Balancing paid employment with life’s other responsibilities is a very personal decision for both women and men, whether working full-time, part-time or not at all.
Matt Rider, CFO of Aegon, explores the long-term financial and future retirement-related risks of doing so but asks: are we all really considering this?
This International Women's Day, I've been thinking a bit about disparities between women and men in their preparedness for retirement. Despite the fact that the proportion of women and men with university degrees is now almost the same (58% compared to 60%, respectively), an alarming pattern emerges in terms of how women and men participate in the workforce.
Globally, among people who are working, women are twice as likely as men to work part-time. Here in the Netherlands, where I live and work, half of women who are employed indicate that they work part-time. More than a third of women in Australia, Japan and the UK are doing the same.
Working part-time is often a way to balance employment with family responsibilities such as caring for children or aging parents – unpaid yet invaluable tasks which still predominantly fall to women. Many people, both women and men, will at some point in their careers face a major decision about whether to leave the workforce, continue working full-time or scale back to part-time employment. These decisions have implications not only for the here and now, but also for the future. For example, when a woman leaves the workforce, even temporarily, it may be difficult for her to return if she has not worked for a while, especially in a position similar to when she left.
Lower earnings today can impact financial security tomorrow
Clearly, the decision to work part-time will have an immediate impact on your wallet. However, it may not be widely understood just how significant that difference can be. With regards to women, we found that in 15 countries surveyed the median personal income of a woman working part-time is nearly 30% less (around US$15,700 compared to almost US$21,800) than her full-time colleague. Earning less also inhibits flexibility and resilience in budgeting for daily necessities and – equally as important – hampers her potential to save for retirement.
Reduced access to workplace retirement plans
Employers often offer employee benefits including opportunities to save for retirement through payroll deduction. In many countries, workers' retirement savings are tax-advantaged and matched by contributions from employers. According to our survey's findings, women workers expect almost one-quarter of their retirement income to come from such retirement savings plans. However – all too often – part-time workers are not offered these benefits, thereby leading to a big gap in the income a woman can expect to have in retirement. In our survey, we found that only 38% of women working part-time say their employer offers access to a retirement plan with or without an employer contribution – this puts them at a distinct disadvantage compared to the almost half of women working full-time.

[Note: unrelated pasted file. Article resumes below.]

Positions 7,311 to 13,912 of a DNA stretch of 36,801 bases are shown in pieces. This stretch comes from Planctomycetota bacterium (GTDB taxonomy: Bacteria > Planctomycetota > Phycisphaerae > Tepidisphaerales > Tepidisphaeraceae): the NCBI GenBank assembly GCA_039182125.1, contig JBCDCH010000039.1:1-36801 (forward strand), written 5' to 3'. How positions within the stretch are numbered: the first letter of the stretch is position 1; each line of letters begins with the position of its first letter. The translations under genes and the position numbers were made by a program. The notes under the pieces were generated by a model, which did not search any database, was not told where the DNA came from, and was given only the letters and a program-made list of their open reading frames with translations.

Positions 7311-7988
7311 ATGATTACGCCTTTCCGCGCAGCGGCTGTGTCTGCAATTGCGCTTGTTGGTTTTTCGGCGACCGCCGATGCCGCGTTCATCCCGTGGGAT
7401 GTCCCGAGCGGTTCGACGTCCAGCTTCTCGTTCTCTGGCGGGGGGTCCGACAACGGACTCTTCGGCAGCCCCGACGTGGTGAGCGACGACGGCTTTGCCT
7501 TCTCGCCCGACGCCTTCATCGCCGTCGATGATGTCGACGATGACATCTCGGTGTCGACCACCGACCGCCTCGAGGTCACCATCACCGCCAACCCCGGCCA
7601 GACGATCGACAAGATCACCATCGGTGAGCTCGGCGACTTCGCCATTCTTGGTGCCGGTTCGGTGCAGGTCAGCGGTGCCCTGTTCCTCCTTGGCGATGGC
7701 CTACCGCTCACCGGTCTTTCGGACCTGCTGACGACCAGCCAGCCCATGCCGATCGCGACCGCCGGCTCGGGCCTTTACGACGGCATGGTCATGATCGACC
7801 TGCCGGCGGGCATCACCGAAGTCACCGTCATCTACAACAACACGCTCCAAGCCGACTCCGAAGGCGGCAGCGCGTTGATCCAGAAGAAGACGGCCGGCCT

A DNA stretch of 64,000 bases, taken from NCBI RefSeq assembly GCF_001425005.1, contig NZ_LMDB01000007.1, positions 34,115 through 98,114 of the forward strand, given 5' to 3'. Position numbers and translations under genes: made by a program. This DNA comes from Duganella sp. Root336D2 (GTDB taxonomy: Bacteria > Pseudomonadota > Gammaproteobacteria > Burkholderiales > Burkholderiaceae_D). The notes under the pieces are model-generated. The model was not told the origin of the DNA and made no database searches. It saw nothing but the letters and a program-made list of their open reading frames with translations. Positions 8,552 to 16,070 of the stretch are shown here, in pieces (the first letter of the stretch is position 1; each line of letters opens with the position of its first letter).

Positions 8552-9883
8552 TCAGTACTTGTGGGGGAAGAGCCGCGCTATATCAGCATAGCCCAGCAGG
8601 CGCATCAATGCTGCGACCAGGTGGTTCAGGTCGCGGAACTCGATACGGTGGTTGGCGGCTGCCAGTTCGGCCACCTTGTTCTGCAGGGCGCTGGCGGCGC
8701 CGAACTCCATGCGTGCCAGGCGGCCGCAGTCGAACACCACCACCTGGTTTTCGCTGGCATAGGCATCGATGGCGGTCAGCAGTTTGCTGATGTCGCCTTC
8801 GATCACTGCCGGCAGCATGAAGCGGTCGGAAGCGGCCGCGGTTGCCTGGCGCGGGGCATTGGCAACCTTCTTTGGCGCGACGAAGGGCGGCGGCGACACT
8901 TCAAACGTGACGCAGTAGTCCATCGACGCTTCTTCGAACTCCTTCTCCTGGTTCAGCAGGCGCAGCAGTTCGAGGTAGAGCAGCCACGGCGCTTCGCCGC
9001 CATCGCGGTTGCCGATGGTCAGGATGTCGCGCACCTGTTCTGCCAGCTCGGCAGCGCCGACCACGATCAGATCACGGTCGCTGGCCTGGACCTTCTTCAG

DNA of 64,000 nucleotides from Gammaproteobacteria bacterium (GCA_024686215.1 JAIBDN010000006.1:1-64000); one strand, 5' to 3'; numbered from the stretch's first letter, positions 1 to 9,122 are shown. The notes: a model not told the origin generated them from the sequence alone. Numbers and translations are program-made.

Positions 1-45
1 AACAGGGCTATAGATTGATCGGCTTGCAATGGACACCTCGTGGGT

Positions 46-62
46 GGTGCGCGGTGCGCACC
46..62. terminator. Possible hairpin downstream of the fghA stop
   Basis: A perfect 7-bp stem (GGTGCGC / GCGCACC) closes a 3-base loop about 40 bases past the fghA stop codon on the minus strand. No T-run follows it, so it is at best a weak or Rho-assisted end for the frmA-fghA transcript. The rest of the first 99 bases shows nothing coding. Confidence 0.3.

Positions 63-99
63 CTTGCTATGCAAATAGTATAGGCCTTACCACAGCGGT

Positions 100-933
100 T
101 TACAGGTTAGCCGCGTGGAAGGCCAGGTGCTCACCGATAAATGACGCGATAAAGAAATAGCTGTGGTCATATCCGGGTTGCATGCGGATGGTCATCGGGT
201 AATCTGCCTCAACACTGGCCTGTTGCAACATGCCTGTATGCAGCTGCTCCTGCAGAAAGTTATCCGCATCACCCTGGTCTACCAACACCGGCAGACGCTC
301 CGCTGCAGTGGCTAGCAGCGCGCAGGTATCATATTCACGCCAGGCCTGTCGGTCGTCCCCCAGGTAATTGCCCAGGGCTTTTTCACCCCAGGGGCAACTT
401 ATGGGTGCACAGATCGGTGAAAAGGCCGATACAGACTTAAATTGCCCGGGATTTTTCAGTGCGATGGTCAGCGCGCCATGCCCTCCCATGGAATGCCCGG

This is only compounded by the fact that less than one-in-ten women working part-time say they have a written plan for their future retirement, and just over three-in-ten say they are always saving for retirement. No doubt about it: it is difficult to save for the future when you are trying to make ends meet. However, there are three golden rules when it comes to preparing for retirement regardless of how much you can afford to save: start early, save habitually, and develop a written plan.
Less access to training can impede future employability
Almost every day, we read in the news about advances in technology and how they are changing the way we work. To avoid being left behind, we all need to keep our skills up-to-date, but women who work part-time say they are less likely to be offered training opportunities compared to their full-time counterparts (41% compared to 48%). In light of this, the decision to work part-time not only has immediate and future financial consequences: it also puts women at risk of decreasing their employability.
The theme of this year's International Women's Day is #PressforProgress and, to that end, I offer this call to action for women (and men) who are working part-time and to employers: let's collectively reduce the risk that anyone is left behind in preparing for their retirement.
Working part-time may give some women the feeling that they are in a weaker position to negotiate a raise, ask for a promotion or receive training. As difficult as it is for all of us, I would say that it is important to ask for what you feel you deserve. If you are interested in working more hours, or taking on more responsibility, talk to your employer. Increasingly, employers are open to flexible working, or working from home at least partially.
Invest in yourself and ask your employer to do the same. In this ever-changing job market, seek out opportunities – in the workplace and on your own – to keep your skills up-to-date and to safeguard your financial future.
This article by Matt Rider was originally published on the OECD Forum Network.